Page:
Several months ago, I wrote about Delivering the Ultimate Customer Experience. I noted that three of the traits of the ultimate experience are that they are personal, memorable, and consistent. Today’s post is on what it means to be memorable.

In a sea of sameness, how does your product/ service/brand stand out? Are you an original? A “me-too?” Are you unforgettable or forgettable?

If you know the movie Princess Bride, you know Inigo Montoya, a great character played by Mandy Patinkin. He is probably my favorite character in the movie, which happens to be one of my favorites. This is a fun and relevant quote from Inigo to get us started on a “memorable discussion.”

People don’t remember me. Really. It’s not a paranoid thing; I just have this habit of slipping through memories. It doesn’t bother me all that much, except I guess that’s a lie; it does. For some reason, I test very high on forgettability.”

How do you test on forgettability? What do your customers think about their experiences with your brand, your employees, your products? Are they memorable? Does it bother you that your brand slips through their memories? That customers don’t insist on your brand?

What does it mean to be memorable? As if you didn’t know, “memorable” is defined as worth remembering, unforgettable, impossible to forget, noteworthy, extraordinary, etc. You can only hope that the experiences you deliver are defined as such!

What makes an experience memorable? I think it’s the little things. I think little things mean a lot. I haven’t written lately about any bad experiences, but I can say this, I certainly haven’t had any memorable ones to write about either. Why not? Well, the companies, service providers, and products have done what they were expected to do. Is that memorable? No. Is that a bad thing? No. Well, as long as you’re OK with floating in that sea of sameness.

Does memorable always mean good? No. Do you want that kind of memorable? No.

At what point is a customer experience so bad that what’s expected isn’t expected any longer and becomes the unexpected? Say that three times really fast! In other words, we have expectations of what an experience should be (and hopefully that’s driven by the brand promise), right? What if we have so many bad experiences that what is expected is no longer expected – and suddenly what was expected is elevated to the unexpected? Make sense?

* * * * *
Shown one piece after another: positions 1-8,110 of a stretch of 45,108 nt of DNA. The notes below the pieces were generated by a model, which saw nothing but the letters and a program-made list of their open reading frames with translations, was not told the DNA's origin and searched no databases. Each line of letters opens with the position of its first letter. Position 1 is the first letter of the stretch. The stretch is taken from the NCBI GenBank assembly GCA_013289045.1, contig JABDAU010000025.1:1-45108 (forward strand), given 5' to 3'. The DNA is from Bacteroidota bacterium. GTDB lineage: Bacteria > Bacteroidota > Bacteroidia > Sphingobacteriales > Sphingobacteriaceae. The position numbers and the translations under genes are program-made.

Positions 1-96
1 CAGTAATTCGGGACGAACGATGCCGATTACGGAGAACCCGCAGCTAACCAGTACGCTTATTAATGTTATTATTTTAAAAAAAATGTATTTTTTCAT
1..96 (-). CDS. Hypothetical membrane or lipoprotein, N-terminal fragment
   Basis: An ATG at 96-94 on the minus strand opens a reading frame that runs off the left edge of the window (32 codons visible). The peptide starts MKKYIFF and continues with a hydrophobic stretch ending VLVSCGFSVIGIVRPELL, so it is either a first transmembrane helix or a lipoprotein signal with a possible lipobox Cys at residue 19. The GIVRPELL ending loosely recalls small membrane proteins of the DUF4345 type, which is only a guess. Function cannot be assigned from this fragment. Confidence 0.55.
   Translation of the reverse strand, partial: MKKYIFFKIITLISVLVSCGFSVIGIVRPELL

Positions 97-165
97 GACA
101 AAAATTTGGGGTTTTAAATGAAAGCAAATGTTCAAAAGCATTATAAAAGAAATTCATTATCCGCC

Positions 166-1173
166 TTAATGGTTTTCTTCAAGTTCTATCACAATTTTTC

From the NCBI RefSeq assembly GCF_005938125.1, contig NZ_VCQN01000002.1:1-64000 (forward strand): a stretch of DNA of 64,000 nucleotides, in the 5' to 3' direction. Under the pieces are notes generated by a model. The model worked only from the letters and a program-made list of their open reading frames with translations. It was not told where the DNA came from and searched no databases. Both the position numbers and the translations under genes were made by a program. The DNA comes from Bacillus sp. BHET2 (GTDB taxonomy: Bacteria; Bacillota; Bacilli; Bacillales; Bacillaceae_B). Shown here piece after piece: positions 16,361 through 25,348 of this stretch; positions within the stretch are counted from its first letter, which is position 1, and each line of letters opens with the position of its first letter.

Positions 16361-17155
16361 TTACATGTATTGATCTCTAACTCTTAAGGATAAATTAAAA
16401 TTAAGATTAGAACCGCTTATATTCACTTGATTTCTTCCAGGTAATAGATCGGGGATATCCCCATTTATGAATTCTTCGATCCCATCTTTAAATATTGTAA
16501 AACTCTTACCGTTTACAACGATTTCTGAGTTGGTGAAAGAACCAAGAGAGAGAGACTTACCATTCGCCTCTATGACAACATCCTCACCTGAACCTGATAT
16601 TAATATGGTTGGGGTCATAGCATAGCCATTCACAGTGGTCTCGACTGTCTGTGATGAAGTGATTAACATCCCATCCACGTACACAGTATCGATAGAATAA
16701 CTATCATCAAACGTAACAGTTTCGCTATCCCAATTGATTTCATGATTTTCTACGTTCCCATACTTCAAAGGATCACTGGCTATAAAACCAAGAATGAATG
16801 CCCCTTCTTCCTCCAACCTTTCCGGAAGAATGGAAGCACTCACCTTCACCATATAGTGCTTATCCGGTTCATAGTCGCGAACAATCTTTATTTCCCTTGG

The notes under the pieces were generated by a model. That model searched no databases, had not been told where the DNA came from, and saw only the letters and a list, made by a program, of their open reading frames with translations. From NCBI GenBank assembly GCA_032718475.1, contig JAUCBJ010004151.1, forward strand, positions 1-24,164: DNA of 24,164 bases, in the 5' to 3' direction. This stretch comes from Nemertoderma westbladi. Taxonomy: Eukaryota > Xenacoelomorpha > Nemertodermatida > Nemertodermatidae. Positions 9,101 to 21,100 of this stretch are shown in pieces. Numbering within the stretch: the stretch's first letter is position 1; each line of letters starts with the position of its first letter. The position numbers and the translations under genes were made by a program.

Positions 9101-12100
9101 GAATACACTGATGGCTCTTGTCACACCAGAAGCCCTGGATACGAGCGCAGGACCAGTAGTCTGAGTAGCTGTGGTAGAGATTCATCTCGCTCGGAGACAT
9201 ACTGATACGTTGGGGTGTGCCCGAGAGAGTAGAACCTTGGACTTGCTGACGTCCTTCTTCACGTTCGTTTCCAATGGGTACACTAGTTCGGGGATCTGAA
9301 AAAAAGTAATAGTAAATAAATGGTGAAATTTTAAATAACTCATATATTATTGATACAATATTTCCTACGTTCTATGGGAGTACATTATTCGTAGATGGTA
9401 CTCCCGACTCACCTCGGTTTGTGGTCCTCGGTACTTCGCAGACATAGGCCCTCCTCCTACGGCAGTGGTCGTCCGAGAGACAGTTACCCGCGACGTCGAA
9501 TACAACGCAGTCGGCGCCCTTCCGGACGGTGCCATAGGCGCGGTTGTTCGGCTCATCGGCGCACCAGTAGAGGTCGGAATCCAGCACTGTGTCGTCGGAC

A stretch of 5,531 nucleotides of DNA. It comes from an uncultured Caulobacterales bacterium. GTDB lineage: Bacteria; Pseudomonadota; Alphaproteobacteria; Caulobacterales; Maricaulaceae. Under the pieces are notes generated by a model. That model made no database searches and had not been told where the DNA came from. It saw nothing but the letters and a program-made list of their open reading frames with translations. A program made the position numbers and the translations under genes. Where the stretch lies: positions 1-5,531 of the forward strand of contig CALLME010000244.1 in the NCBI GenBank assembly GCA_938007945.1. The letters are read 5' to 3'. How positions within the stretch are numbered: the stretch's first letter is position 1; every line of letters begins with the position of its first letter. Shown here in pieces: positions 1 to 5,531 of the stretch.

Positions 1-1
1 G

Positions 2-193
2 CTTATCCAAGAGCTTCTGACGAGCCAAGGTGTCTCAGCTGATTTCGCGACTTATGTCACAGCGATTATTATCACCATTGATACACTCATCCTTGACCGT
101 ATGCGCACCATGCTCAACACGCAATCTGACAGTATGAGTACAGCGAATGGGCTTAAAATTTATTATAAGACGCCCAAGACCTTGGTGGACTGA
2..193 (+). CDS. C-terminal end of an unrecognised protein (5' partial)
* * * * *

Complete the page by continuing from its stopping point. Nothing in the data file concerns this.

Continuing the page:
OK, moving on…

How can you ensure that your customers are having memorable experiences and not forgettable ones? You must start with hiring the right people. They must understand your brand promise and live it, breathe it, and deliver on it. You must have a purpose, your “Why,” and your employees should know it; most likely they do and are already aligned with it, especially if you’ve hired the right people. You’ve heard me say it before: Employee passion drives results; but passionate employees are also the ones who will create memorable experiences.

Next, you must understand your customers. Without understanding your customers, you’re just stabbing in the dark. Understanding your customers includes listening to them, creating a customer journey map, and using other tools that will help you understand who they are, what their needs are, what their painpoints are, and how you fit together. If you know customers well, it’s much easier to meet, and especially exceed, expectations. It’s great to do a little something extra, but wouldn’t it be great if that little something extra was relevant, too?
And, finally, I think emotions play a huge part in whether or not something is memorable. Connecting with customers on an emotional level will certainly leave a lasting impression. Just like with employee engagement, you cannot force customer engagement. But, if the conditions are right, your customers will form that emotional bond and perhaps become your ultimate raving fans! Here are some thoughts on things that can facilitate that bond; your company…

  • Purpose aligns with who they are
  • Supports a cause that aligns with their values, their lives
  • Is local, localizes, and supports the community
  • Creates a community or a sense of belonging; customers feel part of something bigger
  • Doesn’t brag, it just does what it knows is right
  • Puts the customer above all else (after employees); no distractions
  • Does those little extras that create surprise and delight

How does your company align with that list? How does your company test on forgettability?